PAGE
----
‘Hear Me Out’ by the American alternative rock outfit Pixies, is the latest track from their eponymous new 12” release. Recorded during their Beneath the Eyrie studio album session, this new single (which comes with a cover of T-Rex’s ‘Mambo Sun’ on the B- side) breaks away from any of the musical norms that the band have produced since the release of their first studio album, Surfer Rosa. In spite of this being quite refreshing for band and fans alike, is this a new path for the Boston based group? Or is this a cool little one-off and back-to-business?
To understand why this new single is a little different to their previous work, we have to take a look back at the aforementioned Surfer Rosa, and their most critically acclaimed work, Doolittle. Both of these LP’s can be regarded as the pinnacle of American Alternative Rock in the late 80’s. The contrast of the damning and frankly nihilistic lyricism tuned to the upbeat, aggressive and attractive sound can be found on so much of their early music. So much so, it would later be an inspiration for grunge artists such as Nirvana.
Kurt Cobain talked to Rolling Stone Magazine in 1994 about the writing process of ‘Smells like Teen Spirit; “I was basically trying to rip off the Pixies… When I heard the Pixies for the first time, I connected with that band so heavily… We used their sense of dynamics, being soft and quiet and then loud and hard.”
Their latest LP release, Beneath the Eyrie, was written and produced to the same front as their debut and its successor, with positive results. Songs like ‘Catfish Kate’ are similar in style to that of Surfer Rosa’s ‘Cactus’ and Doolittle’s ‘Wave of Mutilation’, with macabre lyricism being paired with blasting guitar riffs. Pixies as a result have continually stuck to their well tested music formula. That was until however the release of ‘Hear Me Out’.
The music in itself is still fast paced and distinctly rock-y, but instead of the intense vocals of Black Francis, we are treated to the light and calming voice of bassist Paz Lenchantin, musicality complimenting the lyrics. In spite of verses detailing that life is full of problems and endings, the song’s melancholy is countered by the rhetoric of the chorus; “It’s alright It’s OK It’s alright It’s OK”.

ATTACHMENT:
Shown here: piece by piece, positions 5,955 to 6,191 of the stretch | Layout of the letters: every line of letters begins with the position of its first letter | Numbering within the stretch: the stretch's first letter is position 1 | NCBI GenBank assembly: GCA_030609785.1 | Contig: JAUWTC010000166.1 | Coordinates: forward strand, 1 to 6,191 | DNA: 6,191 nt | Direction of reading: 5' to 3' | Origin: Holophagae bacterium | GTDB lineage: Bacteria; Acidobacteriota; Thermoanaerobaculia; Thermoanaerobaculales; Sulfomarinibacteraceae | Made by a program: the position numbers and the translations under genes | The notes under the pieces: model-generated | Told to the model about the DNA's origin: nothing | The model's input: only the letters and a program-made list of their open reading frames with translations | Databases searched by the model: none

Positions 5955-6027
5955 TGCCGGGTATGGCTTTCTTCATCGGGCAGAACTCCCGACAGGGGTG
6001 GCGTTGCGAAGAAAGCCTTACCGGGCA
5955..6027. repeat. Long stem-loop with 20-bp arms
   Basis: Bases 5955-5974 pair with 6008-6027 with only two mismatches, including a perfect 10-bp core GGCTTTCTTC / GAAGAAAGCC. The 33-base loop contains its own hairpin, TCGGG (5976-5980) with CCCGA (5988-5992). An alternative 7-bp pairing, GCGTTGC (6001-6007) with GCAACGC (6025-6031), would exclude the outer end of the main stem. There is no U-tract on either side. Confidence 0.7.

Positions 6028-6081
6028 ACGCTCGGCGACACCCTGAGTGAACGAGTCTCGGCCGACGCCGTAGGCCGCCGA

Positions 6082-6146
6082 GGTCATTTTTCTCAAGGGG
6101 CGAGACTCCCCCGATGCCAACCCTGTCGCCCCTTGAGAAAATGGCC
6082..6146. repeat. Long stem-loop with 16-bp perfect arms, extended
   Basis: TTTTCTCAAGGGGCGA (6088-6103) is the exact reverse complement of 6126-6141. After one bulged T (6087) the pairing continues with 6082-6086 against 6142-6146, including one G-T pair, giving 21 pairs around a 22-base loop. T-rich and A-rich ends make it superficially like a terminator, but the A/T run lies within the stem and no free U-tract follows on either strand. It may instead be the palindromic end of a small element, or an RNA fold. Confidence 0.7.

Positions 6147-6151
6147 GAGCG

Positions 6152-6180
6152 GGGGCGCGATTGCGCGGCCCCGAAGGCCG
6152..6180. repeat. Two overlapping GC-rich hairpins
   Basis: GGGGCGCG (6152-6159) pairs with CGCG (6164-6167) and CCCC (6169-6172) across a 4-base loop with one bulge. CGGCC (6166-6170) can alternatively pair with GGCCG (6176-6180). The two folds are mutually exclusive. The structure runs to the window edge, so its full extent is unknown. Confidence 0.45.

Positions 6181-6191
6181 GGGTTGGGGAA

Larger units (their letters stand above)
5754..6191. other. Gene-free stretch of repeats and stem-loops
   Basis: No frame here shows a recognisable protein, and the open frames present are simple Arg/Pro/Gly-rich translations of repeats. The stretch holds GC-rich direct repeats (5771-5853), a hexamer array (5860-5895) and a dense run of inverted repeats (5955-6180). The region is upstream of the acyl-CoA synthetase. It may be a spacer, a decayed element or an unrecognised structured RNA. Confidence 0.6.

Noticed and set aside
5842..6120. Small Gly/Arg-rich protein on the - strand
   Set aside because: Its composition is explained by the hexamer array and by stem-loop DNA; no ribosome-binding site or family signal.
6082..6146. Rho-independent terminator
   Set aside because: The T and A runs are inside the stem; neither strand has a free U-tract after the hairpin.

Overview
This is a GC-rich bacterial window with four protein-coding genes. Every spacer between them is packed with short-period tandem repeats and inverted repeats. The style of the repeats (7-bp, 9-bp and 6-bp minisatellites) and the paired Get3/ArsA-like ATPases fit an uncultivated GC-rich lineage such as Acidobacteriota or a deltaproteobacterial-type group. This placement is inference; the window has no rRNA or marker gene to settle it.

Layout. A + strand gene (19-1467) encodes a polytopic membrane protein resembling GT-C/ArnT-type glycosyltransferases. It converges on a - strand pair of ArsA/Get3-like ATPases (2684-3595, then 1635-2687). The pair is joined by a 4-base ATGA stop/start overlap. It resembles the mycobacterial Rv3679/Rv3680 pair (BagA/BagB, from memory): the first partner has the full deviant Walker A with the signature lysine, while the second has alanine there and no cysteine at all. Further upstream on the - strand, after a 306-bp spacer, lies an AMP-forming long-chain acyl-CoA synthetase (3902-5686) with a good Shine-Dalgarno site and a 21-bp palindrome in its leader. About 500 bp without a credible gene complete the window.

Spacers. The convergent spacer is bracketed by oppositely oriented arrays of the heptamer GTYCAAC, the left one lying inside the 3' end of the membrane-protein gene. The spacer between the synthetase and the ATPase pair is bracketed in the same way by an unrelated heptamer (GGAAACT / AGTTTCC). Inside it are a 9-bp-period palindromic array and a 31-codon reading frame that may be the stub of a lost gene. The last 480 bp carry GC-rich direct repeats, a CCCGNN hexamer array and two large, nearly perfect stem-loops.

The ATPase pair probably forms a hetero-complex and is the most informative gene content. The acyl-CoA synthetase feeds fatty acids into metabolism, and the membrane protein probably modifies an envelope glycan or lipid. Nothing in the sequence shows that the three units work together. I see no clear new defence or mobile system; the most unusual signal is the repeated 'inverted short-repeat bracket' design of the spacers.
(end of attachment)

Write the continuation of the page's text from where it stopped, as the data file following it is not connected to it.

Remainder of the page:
And with the current global crises and issues that we face, this change in lyrical approach is very much appreciated!
‘The music video for ‘Hear Me Out’ also plays into the idea that the world right now is in a state of confusion. But this does not have to mean that we succumb to negative emotions, or let that toy with our senses. The message of ‘Hear Me Out’ clarifies that we can easily change our ways for the better. The setting of the American West further cements the feeling of trying to find the calm within the storm. And the artistic activities depicted within the music video show that our humanity depends on our resolve to remain fresh and authentic. In accordance to this, Pixies have always tried to show their support for avant garde. This was best seen when they echoed the surrealist movement in the opening track on Doolittle, ‘Debaser’. By therefore applying a new innovative style to their music, they are telling us that it is time to do the same with our lives.
Initially, ‘Hear Me Out’ did not produce the awe that I felt when first listening to Doolittle. But since coming back and listening to it again; this song not only could reinvent Pixies sound, but it could go on to define the alternative rock music scene in these troubling times. And that can only be a positive thing.Embed from Getty Images
So, if this is a fresh step into making more popular rock music then I cannot wait to hear more of this original content! However, if ‘Hear Me out’ is a one-off, I will still applaud them for creating another cutting edge track that adds to their alternative vibe.
‘Hear Me Out’/ ‘Mambo Sun’ was released on vinyl on the 16th October. Order it now, here.
‘Hear Me Out’ and ‘Mambo Sun’ are also now available on all good streaming platforms.